Well, I recently saw the words from a blogger, a young gay Catholic from Down Under--Dreadnought by name. In my mind, reading his words (of course he may mean entirely something else by them) I detect a certain tension and truthful realization of this. I will quote him at length because it speaks to this issue and on the issue from the previous post "on perfect love":

Catholicism is very sure that sexual release opens the gates to Heaven, that somehow our sex organs and the orgasm they precipitate, link us to the creative force of the universe. This force, this God, is the God Who is Love. Hence, the Church prohibits even masturbation - a prohibition in force in Judaism too - and has an overall concern to treat sexual release as special, set apart and inherently spiritual.

Imagine then the linking between men and women, those whose sex organs match, fit, literally join together with God and sometimes, miraculously, magnificently produce new life. Something of the primal wonder of the world-harried father, staring awed before his newborn's cot, points up marriage. It makes the use of the term sacrament relevant. Truly an interior movement of grace has been recognised by the outer-worldly marriage rite. It makes the law honest and our civilization strong.

What on earth to make of all this? Sometimes DREADNOUGHT is accused of having nothing good to say for same sex attracted relationships. This cannot stand. If there is any magic in our unions, any truth to our love - and there is - it must reflect the God Who is Love. It must not, however, pretend to be something it's not. Thus, we can never get married because marriage is not about us.

Thus, good men must reject the anthropological confusion of the 'gay' model, the tired slogans and 'equality' worship, but affirm serious commitment, the ideal friendship known since Plato. How can I fail to acknowledge that my God-Man surrounded Himself with twelve men Whom He loved and called His brothers? How can I fail to shout about the wonder of such love when I am reminded of it, indeed experience it daily?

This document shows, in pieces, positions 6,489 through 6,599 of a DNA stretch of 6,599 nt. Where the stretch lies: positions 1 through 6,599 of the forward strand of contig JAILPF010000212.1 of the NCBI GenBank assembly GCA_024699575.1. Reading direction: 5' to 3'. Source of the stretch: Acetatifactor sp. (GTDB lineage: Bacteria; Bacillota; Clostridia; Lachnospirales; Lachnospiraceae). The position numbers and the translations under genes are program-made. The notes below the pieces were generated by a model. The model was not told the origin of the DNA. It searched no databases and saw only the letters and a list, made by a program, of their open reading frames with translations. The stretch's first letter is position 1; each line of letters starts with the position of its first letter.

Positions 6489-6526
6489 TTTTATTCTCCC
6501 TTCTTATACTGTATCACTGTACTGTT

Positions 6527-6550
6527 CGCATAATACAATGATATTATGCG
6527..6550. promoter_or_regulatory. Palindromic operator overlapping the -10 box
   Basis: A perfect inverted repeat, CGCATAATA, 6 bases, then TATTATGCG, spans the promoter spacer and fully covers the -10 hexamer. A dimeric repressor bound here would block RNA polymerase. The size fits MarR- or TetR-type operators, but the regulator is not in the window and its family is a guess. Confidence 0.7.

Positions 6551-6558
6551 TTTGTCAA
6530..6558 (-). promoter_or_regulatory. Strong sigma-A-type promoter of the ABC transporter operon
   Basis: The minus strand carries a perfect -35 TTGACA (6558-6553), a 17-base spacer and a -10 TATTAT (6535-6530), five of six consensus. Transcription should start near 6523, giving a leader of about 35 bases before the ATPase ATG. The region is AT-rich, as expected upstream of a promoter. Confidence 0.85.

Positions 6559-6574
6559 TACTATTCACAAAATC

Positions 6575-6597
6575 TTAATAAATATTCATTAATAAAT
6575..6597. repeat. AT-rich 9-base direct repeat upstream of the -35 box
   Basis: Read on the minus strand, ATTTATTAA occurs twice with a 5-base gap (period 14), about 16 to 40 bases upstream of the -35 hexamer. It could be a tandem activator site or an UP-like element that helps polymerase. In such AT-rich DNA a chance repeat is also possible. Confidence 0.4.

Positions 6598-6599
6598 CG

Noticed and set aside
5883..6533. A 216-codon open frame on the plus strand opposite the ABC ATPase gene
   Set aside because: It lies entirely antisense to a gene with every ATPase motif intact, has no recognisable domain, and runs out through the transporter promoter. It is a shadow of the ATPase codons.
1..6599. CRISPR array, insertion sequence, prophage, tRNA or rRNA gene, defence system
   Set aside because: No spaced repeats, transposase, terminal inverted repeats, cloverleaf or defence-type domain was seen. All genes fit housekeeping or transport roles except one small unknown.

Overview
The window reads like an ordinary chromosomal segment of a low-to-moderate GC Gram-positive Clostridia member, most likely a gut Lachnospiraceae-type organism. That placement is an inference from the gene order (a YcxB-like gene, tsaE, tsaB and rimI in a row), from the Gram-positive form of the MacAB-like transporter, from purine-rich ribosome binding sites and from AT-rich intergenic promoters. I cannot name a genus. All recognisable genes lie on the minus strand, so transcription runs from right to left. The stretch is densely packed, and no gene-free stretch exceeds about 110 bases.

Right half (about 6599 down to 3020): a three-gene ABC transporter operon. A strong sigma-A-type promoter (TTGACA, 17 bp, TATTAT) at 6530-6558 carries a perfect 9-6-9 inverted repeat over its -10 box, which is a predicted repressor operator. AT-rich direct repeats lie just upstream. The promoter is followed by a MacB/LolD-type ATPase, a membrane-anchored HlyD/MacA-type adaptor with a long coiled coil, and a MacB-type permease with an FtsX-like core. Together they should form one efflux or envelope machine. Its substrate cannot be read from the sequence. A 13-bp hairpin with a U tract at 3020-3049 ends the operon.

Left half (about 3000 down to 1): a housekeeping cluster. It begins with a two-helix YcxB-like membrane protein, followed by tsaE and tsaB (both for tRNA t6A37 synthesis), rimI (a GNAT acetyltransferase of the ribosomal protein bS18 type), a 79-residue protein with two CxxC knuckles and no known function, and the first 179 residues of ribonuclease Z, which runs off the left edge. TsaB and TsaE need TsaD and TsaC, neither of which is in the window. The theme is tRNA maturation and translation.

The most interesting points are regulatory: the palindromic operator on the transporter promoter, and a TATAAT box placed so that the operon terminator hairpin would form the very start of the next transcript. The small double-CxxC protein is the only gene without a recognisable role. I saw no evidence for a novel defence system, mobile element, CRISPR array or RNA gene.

I'm humble enough to realise, however, that same sex bonding is different, it's certainly not the same as the love between husband and wife and it is not Christ's love for all men. The Church makes sure we know the distinction and asks us to order our behaviour accordingly. I'm subtle enough to know too, that it's certainly not always inferior to heterosexual love. Christ, after all, never took a wife either.

Do you hear the tension in it? I do. Again, I could be mistaken, but that’s what I am hearing. And that is not at all entirely bad.

And is there a more noble way of bearing this tension? Sure there is. But it entails having to carry our own crosses.

I like the way he ends his post. It hearkens back to Eden, the overarching theme of this blog.

There are degrees of purity - and while nothing can compare with the radiance and sanctity of God's world-shattering love-gifts: the Incarnation, the Eucharist and the remarkable long-distance relationship they represent - still good men and true can search the faces of their friends and find there, however world-tainted, something of the origin of love. A joy, perhaps, that knows nothing of snakes and apples in a ruined Garden.